Cassowary Birds-The killer bird
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Cassowary Birds-The killer bird

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Description
    Like Emu, Kiwi bird or Ostrich, Cassowary is a bird from ratite family, a diverse group of large, flightless birds of the superorder Palaeognathae. 

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A bird that doesn’t fly, with a big helmet on its head that the bird uses to make its way though the luxuriant vegetation. Its name means “horned head”. These birds come from New Guinea and they are a lot like emus in size. The feathers are black and they also have a red and blue neck. They have a strong kick due to their long feet, but they only have 3 toes on each foot and dangerous claws.
    Cassowaries have a reputation in folklore for being dangerous to people and domestic animals.
Ornithologist Ernest Thomas Gilliard wrote:
    "The inner or second of the three toes is fitted with a long, straight, murderous nail which can sever an arm or eviscerate an abdomen with ease. There are many records of natives being killed by this bird."
    There are three species of Cassowary; two are confined to the rain forests of New Guinea and nearby islands. The third and largest—the southern cassowary—also lives in the Wet Tropics of northern Queensland, in the part of Australia that sticks up at New Guinea like a spike. Some live deep in tracts of rain forest, such as the Daintree; others live on the forest edge and may wander through people’s backyards.Among living birds, only ostriches are more massive than these birds.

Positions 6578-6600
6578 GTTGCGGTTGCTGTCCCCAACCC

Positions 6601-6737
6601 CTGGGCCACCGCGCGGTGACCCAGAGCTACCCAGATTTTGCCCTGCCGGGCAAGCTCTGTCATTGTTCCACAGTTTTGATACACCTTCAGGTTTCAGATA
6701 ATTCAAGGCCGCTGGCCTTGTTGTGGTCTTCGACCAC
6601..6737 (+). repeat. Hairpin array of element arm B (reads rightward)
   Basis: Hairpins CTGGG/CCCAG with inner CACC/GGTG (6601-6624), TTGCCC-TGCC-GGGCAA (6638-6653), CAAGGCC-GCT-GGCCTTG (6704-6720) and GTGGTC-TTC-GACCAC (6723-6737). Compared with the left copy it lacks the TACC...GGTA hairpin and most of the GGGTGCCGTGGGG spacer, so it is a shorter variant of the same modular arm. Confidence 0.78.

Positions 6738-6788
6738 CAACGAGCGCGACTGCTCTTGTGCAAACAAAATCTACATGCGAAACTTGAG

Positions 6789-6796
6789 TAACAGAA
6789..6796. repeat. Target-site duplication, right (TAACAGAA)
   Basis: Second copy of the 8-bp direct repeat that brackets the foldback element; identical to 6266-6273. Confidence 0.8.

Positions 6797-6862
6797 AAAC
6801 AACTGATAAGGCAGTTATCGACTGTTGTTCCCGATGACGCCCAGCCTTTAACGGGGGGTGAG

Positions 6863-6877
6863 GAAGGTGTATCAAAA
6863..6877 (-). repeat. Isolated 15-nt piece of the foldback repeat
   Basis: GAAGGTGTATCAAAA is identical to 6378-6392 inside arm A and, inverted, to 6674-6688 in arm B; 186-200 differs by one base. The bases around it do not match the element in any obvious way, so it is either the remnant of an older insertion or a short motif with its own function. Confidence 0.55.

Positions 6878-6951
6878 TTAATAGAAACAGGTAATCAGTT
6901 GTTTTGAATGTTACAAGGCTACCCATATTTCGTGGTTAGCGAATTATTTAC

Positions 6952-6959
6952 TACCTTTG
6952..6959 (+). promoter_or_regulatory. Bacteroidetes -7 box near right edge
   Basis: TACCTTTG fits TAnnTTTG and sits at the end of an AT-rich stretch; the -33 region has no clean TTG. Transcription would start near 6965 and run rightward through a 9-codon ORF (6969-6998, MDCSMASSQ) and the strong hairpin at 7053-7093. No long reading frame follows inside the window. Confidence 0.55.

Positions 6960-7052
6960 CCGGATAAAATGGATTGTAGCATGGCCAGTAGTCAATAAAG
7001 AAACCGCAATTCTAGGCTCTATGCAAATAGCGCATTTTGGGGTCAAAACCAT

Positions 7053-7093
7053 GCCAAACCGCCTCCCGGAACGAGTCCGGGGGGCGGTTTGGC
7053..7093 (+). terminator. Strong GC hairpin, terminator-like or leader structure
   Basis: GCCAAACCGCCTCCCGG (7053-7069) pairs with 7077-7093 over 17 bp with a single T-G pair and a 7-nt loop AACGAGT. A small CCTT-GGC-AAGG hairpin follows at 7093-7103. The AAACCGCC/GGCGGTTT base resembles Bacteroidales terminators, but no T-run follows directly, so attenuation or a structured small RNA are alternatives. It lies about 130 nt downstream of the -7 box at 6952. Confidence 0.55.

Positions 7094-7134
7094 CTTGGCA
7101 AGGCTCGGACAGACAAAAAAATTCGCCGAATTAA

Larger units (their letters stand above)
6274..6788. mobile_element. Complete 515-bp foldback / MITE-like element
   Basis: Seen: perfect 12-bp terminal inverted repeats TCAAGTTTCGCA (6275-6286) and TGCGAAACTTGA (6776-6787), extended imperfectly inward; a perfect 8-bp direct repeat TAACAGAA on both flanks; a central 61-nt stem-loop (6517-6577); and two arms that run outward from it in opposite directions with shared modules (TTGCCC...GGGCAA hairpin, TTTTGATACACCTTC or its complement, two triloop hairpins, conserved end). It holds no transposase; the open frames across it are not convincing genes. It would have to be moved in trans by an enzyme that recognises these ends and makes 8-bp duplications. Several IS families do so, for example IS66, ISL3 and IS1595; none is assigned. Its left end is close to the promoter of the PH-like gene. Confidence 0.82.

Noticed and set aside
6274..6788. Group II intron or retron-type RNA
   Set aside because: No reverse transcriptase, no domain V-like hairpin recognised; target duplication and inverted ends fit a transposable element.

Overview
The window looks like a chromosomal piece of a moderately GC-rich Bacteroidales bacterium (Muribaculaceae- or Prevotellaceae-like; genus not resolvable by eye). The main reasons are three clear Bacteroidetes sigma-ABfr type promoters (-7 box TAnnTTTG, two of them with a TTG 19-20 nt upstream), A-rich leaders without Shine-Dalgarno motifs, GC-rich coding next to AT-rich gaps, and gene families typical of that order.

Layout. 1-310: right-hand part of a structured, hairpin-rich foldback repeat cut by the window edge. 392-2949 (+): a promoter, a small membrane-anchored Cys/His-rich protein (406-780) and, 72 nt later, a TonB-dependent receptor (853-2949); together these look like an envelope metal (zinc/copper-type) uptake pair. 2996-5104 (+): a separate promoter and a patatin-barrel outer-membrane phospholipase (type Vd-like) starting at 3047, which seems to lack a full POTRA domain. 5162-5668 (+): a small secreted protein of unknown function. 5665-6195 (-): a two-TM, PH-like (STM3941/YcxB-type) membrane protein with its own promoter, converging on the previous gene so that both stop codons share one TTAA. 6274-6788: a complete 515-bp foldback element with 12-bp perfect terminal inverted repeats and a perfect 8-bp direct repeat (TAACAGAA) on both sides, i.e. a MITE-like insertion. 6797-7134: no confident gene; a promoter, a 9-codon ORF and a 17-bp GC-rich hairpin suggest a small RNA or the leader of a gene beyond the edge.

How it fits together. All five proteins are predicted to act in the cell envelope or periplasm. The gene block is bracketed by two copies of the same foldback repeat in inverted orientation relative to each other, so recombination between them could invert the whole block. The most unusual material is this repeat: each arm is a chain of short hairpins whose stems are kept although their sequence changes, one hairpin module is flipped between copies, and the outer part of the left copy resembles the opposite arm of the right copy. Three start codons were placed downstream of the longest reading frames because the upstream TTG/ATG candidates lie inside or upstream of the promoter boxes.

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Their feathers are glossy black; their legs are scaly. Their feet have just three toes—and the inside toe of each foot has evolved into a formidable spike. Their wings are tiny, having shrunk almost to the point of nonexistence. But their necks are long, and bare of all but the lightest coating of short, hairlike feathers. Instead the skin is colored with amazing hues of reds and oranges, purples and blues.
    They are big, they have claws and a powerful kick, and they will use them. If cassowaries come to associate humans with food handouts, they can become aggressive and demanding. If you get close to a male with young chicks, he may charge you in an attempt to protect them. If you try to catch or kill a cassowary, it may fight back—and could well get the better of you. They sometimes kill dogs.